There's a blurred line somewhere between an author's real and pretend worlds, isn't there? A friend of mine tells me our experiences are never wasted. As authors, I think that's especially true. We may adjust details and outcomes, but many feelings, situations, and dialogues come straight from real life. And all those emotions and heart-stirring layers make our characters more authentic.

I love it when people talk to me as if my characters are real. And, hey, they are, right?

To read the synopsis for Summer's Dream, visit http://www.maryehanks.com/new.html

Thursday, August 6, 2015

Miracle Wedding Story


I met Jason at church when I was fifteen. I loved his smile and his beautiful green eyes. The first time he sat next to me on the pew was one of the best days of my life. We started dating, which really meant going to church—thanks to four services a week—or sitting around my house, talking.
The problem with our relationship was that I was young. I got my first kiss on my sixteenth birthday. And five-and-a-half months later, Jason asked me to marry him—he was a whopping nineteen. There wasn't any fanfare. No billboard proposal, diamond ring, or audience. Just two people who felt the rest of their lives would be better with each other.
The biggest challenge ahead of us was facing my mom. I was sixteen, the only girl in the family. And though she liked Jason and said we could eventually marry, we had to wait since I was so young—unless God showed her differently.
Hallelujah for the “unless.” Being young and full of believing in the impossible, we knew God could surely do that exact thing.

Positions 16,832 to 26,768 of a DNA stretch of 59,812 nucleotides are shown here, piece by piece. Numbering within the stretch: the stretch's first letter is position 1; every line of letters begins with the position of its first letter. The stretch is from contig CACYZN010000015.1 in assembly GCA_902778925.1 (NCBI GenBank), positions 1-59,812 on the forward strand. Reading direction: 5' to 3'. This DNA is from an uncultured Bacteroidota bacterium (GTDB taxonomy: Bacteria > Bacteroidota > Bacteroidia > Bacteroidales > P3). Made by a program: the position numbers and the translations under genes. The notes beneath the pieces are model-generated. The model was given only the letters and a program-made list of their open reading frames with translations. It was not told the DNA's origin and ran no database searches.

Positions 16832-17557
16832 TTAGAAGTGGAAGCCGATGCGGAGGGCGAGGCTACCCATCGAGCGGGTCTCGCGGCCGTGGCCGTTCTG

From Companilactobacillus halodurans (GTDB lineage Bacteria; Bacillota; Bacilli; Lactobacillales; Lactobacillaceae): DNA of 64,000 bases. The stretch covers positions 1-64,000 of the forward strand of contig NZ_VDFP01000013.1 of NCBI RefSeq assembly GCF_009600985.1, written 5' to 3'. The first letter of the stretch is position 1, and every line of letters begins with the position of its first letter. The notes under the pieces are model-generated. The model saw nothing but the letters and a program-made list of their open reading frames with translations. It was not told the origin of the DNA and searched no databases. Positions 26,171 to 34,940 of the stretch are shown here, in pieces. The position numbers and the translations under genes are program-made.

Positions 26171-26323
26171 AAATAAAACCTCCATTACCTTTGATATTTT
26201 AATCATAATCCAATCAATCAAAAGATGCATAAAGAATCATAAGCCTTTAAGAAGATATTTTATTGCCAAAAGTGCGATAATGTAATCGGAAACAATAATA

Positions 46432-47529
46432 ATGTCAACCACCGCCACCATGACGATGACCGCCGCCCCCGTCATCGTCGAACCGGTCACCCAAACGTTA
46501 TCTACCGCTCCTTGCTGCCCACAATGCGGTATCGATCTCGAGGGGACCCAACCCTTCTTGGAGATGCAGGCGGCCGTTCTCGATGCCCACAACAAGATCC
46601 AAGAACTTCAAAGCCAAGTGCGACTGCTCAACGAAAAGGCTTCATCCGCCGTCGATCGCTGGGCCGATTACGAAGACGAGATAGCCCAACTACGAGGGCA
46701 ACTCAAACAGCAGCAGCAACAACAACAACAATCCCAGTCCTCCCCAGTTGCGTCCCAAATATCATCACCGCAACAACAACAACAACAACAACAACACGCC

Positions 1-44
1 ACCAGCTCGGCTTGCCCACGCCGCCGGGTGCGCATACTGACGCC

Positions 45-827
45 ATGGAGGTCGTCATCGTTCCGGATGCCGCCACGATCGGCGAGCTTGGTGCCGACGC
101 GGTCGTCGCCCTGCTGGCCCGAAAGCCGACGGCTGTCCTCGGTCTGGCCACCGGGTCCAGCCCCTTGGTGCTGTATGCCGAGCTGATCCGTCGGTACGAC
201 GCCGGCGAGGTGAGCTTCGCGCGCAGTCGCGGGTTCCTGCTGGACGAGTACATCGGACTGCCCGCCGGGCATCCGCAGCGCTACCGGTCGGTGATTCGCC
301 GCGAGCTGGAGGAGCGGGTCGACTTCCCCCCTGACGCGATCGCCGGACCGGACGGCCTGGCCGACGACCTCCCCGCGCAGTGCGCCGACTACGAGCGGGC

The Lord often revealed things to my mom in dreams—words of wisdom, a baby's gender before it was born, etc. Jason, on the other hand, would have an impression, where something came to his mind strongly, and he would recognize that as God speaking to him.
One day, he told me, “God showed me the date we're supposed to get married.”
Hurray! I was so excited. And I knew if the Lord could show him the date, surely He would show my mom too.
Jason wrote the information on a piece of paper and put it in a sealed envelope, and we waited for God to finish the work.
One morning a couple of weeks later, my mom told me she'd had a dream. In her night thoughts, she was decorating a wedding cake and had written a date on the top. She didn't tell me what it was, but she wrote the month and day on a piece of paper and put it in an envelope.
And a “reveal” was planned.

It was a little scary, but mostly exciting, as I waited to see how it would all turn out. Would the dates match? If they were different, which one would be the right one? (Shame on me for doubting, huh?) With smiles and eager anticipation, my mom and Jason opened the other person's envelope. Alas, each paper read “August 9th.”
We had our miracle!
We did a bunch of whooping and hugging and praising God. My dream of getting married right away was coming true.
A month later, when August 9th rolled around, I was a young bride, barely seventeen. We were just two kids facing a big world, but we were choosing to spend our lives with each other, for better or for worse. And that's what we've done.
Here's a song Jason wrote, and we sang at our wedding:
Jesus, we know that we need You.
Jesus, we know You are King.
Go with us throughout life's journey,
And make us a vessel for Thee.
And that could be the end of our happily-ever-after story about the date. But to add to the fun, sixteen years later, on August 9th, our youngest son was born, which was a really sweet anniversary gift. And then, thirty-nine years from our wedding day, our oldest son chose to marry on that date. How cool is that? We have an ongoing family joke that all weddings and special events should happen then, also.